(Reuters) - A U.S. appeals court on Wednesday rejected a challenge by two animal rights activists to the constitutionality of a federal law used to prosecute them for breaking into an Illinois farm and releasing more than 2,000 minks into the wild.
The 7th U.S. Circuit Court of Appeals in Chicago refused to dismiss the indictment and conditional guilty pleas of Kevin Johnson and Tyler Lang for violating the Animal Enterprise Terrorism Act in connection with the August 2013 incident.
Prosecutors said Johnson and Lang, both from California, broke into a Morris, Illinois farm that raised minks for sale to fur makers, removed fencing to help them escape, destroyed cards to identify their breed, and spray-painted “Liberation is Love” on a barn, causing between $120,000 and $200,000 of damage.
Writing for a three-judge panel, Circuit Judge Ann Claire Williams said the 2006 law did not violate the First Amendment by criminalizing speech or conduct that causes damage only to an animal enterprise’s profits or goodwill.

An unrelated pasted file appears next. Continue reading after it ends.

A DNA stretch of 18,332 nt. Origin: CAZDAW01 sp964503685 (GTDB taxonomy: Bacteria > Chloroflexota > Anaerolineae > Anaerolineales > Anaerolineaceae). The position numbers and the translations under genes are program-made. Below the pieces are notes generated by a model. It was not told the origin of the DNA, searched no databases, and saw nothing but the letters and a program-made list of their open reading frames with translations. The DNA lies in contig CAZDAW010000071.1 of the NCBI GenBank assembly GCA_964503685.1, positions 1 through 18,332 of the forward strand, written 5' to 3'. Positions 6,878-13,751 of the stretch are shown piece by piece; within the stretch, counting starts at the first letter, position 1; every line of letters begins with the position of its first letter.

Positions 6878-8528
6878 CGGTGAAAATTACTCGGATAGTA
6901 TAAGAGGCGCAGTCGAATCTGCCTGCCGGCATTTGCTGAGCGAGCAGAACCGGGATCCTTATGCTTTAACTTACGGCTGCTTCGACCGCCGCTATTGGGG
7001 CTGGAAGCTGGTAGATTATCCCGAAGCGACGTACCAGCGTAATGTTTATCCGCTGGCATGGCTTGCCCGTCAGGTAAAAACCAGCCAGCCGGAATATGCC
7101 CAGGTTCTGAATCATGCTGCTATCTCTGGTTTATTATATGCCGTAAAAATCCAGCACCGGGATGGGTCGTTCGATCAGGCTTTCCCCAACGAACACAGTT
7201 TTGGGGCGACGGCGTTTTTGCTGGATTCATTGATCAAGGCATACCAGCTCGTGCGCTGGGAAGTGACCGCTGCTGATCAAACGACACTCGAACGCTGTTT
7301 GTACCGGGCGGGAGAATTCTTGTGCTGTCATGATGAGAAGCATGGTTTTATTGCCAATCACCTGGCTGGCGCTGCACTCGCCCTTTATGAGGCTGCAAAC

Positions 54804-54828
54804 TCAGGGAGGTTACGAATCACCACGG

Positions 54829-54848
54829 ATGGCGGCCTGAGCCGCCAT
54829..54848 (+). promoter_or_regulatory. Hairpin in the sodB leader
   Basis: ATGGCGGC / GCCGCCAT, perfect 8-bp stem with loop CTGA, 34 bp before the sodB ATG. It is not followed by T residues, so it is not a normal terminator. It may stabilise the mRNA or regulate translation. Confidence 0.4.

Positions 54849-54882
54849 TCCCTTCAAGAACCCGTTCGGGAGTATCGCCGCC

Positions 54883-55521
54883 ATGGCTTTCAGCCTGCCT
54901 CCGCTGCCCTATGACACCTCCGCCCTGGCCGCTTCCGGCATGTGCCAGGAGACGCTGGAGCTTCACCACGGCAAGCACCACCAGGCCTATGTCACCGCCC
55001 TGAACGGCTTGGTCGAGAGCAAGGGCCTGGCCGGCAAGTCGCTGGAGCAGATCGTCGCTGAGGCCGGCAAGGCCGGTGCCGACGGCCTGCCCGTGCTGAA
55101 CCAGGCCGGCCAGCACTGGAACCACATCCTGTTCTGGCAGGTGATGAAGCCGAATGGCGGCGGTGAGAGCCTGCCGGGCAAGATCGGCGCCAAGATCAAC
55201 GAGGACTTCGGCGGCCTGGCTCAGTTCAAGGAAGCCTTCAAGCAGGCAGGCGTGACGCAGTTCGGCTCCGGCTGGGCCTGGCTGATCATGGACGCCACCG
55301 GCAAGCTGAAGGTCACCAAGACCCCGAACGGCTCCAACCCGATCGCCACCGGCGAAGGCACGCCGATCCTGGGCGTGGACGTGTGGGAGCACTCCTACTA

She also rejected the defendants’ claim that the law’s name deprived them of due process by effectively branding them “terrorists” for their non-violent activity.
“Congress was concerned about actions by extremists such as arson and bombings. Both of those crimes involve destruction of property and are extremely violent,” Williams wrote. “The word ‘terrorism’ certainly bears a rational relationship to many of the acts covered by [the] AETA.”
Rachel Meeropol, a lawyer for Johnson and Lang, said in an email it was unfair to punish “activists who liberate animals destined for a violent death.”
She noted the court’s finding that the law likely could not be used in a separate case to prosecute a man who “for no reason” broke into a shed and clubbed 900 chickens to death.
“It is protestors who are under attack,” said Meeropol, who works at the Center for Constitutional Rights in New York.
The office of Acting U.S. Attorney Joel Levin in Chicago did not immediately respond to a request for comment.
Johnson was sentenced to three years in prison, and Lang was sentenced to six months of home confinement plus six months in a work release center, pending their appeals of the indictment.
The case is U.S. v. Johnson et al, 7th U.S. Circuit Court of Appeals, Nos. 16-1459, 16-1694.
Reporting by Jonathan Stempel in New YorkEditing by Marguerita Choy